Physiological and Pathological Alterations in the Mammary Gland of Holstein Cows during Transition Period

Jean Silva Ramos, Karina Medici Madureira, Vinicius Alvim Passos Baldacim, Cynthia Pereira da Costa e Silva, Mailson Rennan Borges Dias, Cláudia Regina Stricagnolo, Viviani Gomes


Background: Physiological and immunological adaptations occurred in peripartum period may be responsible for susceptibility to intramammary infections during colostrogenesis. Increase in blood flow and hormones cause physiological edema by accumulation of lymphatic fluid in interstitial space. Specific composition of mammary secretion increases the susceptibility to mastitis. So, the study of physical, cellular and microbiological changes in the mammary gland in this period are fundamental for understanding, diagnosing and adopting prophylactic measures for bovine mastitis. This study aimed to characterize physiological and pathological changes that occur in the mammary gland during transition period.

Materials, Methods & Results: Thirteen cows, in second to fourth lactation were followed from 3 weeks pre-calving to 3 weeks post-calving. Cows were submitted weekly to physical examination of mammary gland, strip cup test, California Mastitis Test (CMT), Microscopic Somatic Cell Count (MSCC), and bacteriological examination of mammary secretion. Mammary quarters were divided into two groups: BAC-: samples that did not present bacteriological growth throughout transition period; BAC+: samples that presented bacteriological growth in at least two isolates of the same bacterial genus. Regarding physical examination of mammary gland, the parameters localized or generalized alteration in volume, asymmetry, reddish color, reduced skin elasticity, increased temperature, and swollen consistency presented higher frequencies in the BAC- group. On the other hand, infection in mammary quarters of cows from BAC+ group promoted a decrease in frequencies of increased volume, decreased elasticity, and elevated temperature in the mammary gland, in addition to a higher positivity to CMT and higher cellularity. Overall rate of intramammary infection was 25.82%, with non-aureus Staphylococci (NAS) being the predominant agent (69.2%). Maximum peak of bacterial isolates occurred immediately after calving (33.3%). Differences were observed between groups (P = 0.021) for CMT, showing a higher frequency of positive tests in BAC+ group (36.5%) compared to BAC- group (18%). MSCC varied between weeks (P = 0.001), groups (P = 0.001), and between the interaction of the two variables (P = 0.019). Highest median value of MSCC was observed at calving (1.5 × 106 cells/mL), being different (P = 0.001) from the +1, +2, and +3 weeks and the lowest median value of MSCC (0.08×106 cells/mL) was observed in +3 compared to previous weeks (P < 0.05).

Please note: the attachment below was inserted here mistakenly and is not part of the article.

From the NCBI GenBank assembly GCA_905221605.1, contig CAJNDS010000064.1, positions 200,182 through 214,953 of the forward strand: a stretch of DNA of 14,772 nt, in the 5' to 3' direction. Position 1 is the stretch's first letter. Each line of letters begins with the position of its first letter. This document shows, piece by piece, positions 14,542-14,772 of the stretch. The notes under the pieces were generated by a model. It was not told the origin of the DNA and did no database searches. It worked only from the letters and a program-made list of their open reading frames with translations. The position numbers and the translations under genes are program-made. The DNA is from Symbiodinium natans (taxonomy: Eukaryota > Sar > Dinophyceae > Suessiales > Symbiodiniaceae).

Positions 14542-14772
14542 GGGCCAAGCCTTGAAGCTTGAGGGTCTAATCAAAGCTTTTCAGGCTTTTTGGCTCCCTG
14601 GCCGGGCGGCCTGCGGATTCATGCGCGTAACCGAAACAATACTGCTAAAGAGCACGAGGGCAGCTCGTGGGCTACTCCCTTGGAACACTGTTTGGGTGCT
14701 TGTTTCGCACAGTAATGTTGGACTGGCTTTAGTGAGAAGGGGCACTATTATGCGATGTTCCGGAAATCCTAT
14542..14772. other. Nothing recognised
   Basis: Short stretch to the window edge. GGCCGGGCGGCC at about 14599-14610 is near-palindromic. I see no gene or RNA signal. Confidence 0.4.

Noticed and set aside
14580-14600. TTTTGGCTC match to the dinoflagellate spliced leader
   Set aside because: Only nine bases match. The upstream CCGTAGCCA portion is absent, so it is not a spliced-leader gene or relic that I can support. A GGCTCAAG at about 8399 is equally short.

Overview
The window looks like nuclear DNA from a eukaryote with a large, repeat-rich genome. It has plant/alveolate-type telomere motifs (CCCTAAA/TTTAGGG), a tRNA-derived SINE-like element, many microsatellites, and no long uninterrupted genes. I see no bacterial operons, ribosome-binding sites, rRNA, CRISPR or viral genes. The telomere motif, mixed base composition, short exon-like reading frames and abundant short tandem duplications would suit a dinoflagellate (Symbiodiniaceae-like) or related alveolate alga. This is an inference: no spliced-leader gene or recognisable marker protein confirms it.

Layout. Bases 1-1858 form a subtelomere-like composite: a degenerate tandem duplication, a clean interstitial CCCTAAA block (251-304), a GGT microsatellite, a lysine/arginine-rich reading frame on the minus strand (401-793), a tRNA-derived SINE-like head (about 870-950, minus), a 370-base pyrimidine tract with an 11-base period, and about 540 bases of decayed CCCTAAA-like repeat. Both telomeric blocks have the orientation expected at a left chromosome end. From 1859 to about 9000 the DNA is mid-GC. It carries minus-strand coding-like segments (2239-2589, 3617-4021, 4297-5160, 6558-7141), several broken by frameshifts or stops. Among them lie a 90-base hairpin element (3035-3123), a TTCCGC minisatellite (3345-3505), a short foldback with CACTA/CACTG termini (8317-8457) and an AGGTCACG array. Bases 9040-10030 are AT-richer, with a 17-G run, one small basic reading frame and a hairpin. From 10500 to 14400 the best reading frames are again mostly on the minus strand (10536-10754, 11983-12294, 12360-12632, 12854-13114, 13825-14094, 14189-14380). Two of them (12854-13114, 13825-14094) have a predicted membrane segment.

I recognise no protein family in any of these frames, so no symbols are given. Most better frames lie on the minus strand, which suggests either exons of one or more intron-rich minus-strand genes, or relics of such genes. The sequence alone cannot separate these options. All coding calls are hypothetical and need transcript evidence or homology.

Discussion: NAS was predominantly isolated in mammary secretions of cows during peripartum, it is commonly found in the skin and canal of the teat and are associated with subclinical mastitis. Peak of mammary infection was observed on calving, probably by the cortisol peak resulting in a stress leucogram and decrease in the functional activity of immune cells. Changes observed in the physical examination of mammary gland of cows from BAC- group are compatible with physiological edema caused by circulatory changes that occurs with the proximity of calving, increasing blood flow necessary for production of colostrum. Alterations in the mammary quarters of cows from BAC+ group may be associated with functional loss of mammary parenchyma or persistent infectious process, characterizing clinical findings of pathological changes during transition period. Mammary quarters of the BAC+ group presented higher percentages of positive reactions to CMT in weeks +1 and +2, and higher MSCC values and are associated with infection of the mammary gland.

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